Our universities are undergoing a round of self-searching to make ends meet. That is particularly the case with economics departments that are increasingly verging on business schools in their curricula and personnel. I was going to say "soul-searching" rather than self-searching, because "soul" seems the main victim of the process. It has to do with narrowing budgets, the sting of growth and the lack of funds to even properly pay the staff for those ever grander bits of real estate in which they are coming to be housed.
Were I to have a voice in the proposed "enrichment" of the curricula, and indeed for all curricula on social subjects, my suggestion would be a brief mathematics course for freshmen on the implications of the exponential curve. This, almost sixty years after Hiroshima, is still being used by otherwise literate people as a synonym for "huge," "egregious", "monstrous." But that is to trivialize the notion of exponential growth. It is a very special function designed so that as its value increases, its rate of growth (known as the first derivative) keeps pace with that value, as does the rate of growth of the rate of growth (a.k.a. the acceleration), and as a result so do all successive higher rates of growth (or derivatives) to infinity. It is the mathematics of the atomic bomb. And anyone who adopts it as a model for economic policy is without conscience, or victim of mental sloth.
To fill in the picture, we must note that the mathematics of exponential function are closely related to the mathematics of equilibrium economics, that assumes a "pure and perfect market" defined so that all actors are of such infinitesimal size that nothing they do individually or leave undone can possibly affect prices. In this way equilibrium points are guaranteed to exist so that the first derivative that we have met in the previous paragraph returns to zero to create a path that retraces its steps and gets us back to where we came from. A further detail is that the fatal array of rates of growth to ever higher powers has been applied in the world of high finance where attention is shifted from products useful for human existence, to the their prices, and then to the increase of their prices and then the rate of change of an aspect of the value of the company, and then of the financial holding company that issues the securities, and then to the change in the currency of the security and its market value, and so forth to every high rating of the rate of growth of an ever more abstract aspects of a financial item. Hedging and trading in these "derivatives" is known as risk management. But where is the risk of such gambles expected to go? Rocketed to another planet? Clearly it can only be unloaded on innocents or rogues still on the planet earth. Eventually it must share the fate of anything connected with exponential growth.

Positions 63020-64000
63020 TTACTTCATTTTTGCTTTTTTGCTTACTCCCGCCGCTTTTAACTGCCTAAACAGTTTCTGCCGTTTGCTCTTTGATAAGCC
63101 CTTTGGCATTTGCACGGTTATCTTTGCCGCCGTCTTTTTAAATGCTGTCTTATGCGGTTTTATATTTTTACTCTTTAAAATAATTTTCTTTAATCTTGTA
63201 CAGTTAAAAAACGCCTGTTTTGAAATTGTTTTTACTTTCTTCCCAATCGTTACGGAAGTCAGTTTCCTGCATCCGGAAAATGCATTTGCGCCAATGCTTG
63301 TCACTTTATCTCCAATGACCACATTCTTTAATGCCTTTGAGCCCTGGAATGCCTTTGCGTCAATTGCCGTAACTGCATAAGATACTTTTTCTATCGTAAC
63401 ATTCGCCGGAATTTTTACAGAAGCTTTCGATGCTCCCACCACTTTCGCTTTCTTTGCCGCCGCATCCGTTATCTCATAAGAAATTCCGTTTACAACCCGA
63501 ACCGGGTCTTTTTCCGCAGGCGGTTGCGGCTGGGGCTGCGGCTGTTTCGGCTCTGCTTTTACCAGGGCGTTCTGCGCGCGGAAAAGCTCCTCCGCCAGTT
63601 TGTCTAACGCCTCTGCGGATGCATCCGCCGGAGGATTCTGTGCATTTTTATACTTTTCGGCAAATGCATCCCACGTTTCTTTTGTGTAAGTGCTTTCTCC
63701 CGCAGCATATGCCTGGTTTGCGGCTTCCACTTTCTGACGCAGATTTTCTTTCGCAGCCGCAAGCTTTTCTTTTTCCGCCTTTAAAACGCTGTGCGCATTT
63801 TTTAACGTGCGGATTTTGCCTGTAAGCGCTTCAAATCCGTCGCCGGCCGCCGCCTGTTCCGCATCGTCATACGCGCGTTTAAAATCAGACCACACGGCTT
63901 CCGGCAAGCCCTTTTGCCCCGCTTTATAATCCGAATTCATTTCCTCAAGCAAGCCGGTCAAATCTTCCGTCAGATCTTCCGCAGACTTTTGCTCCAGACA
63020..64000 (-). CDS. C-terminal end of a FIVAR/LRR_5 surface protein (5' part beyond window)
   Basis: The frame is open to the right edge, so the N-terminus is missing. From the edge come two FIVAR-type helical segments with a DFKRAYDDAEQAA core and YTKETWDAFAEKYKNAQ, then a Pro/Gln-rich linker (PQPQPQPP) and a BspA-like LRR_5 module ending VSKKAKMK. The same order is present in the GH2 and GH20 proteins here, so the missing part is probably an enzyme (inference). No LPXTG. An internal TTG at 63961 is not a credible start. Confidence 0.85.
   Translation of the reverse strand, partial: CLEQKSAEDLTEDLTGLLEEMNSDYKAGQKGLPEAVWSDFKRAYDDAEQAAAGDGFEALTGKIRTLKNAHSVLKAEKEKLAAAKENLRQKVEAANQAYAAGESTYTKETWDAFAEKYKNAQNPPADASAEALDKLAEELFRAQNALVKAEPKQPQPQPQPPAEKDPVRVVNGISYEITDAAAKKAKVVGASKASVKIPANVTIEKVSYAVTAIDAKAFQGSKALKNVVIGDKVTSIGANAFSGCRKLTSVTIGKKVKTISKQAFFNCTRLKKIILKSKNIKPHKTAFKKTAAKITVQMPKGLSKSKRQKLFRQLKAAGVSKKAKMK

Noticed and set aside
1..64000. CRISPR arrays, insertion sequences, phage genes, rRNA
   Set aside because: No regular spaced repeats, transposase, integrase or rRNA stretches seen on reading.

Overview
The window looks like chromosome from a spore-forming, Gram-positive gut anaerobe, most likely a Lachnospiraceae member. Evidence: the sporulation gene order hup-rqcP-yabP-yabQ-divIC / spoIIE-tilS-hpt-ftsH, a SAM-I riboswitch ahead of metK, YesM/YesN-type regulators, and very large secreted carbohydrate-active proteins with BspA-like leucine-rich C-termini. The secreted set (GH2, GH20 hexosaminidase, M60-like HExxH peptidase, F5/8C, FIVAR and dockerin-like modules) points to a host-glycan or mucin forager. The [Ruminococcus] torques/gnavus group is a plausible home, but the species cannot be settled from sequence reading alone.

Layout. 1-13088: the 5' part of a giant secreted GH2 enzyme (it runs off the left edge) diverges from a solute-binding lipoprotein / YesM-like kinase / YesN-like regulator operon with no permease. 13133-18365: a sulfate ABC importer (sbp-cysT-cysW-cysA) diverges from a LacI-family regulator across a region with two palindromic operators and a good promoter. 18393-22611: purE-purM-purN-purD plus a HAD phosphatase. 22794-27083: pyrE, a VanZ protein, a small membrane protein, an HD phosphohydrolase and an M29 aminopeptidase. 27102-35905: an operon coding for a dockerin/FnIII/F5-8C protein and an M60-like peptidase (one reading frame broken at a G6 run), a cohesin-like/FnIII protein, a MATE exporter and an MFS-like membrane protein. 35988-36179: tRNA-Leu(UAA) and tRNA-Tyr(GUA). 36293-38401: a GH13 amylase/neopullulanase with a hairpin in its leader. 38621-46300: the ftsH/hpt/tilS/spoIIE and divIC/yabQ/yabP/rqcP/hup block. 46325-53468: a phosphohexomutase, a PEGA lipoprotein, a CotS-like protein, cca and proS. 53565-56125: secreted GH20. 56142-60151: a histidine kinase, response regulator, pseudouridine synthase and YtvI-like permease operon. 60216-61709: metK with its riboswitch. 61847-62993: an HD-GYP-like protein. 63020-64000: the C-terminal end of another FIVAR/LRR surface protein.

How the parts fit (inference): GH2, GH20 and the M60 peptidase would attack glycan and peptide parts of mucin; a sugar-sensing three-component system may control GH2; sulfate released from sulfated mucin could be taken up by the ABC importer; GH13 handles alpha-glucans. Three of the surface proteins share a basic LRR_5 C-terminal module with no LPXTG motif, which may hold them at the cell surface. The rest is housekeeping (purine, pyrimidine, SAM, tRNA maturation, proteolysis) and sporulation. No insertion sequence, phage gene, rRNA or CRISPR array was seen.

China’s Exponential Industrial Sucesses
All this is adds up to rather seismic reflections on reading an article on China (The Wall Street Journal, 13/11, "Behind China’s Export Boom, Heated Battle Among Factories") by Peter Wonacott):
"Shajing, China – Under the corrugated-metal roof of China Hai Electric Works Co., hundreds of workers toil in six plants to meet orders for millions of small appliances. Inside one factory, ex-farmers bend over a clanging converter belt where they turn squid-shaped hunks of steel and wiring into electric fans. The fans cost about $4 wholesale and eventually will retail in the US for $15 to $40 through such online stores as Amazon.com.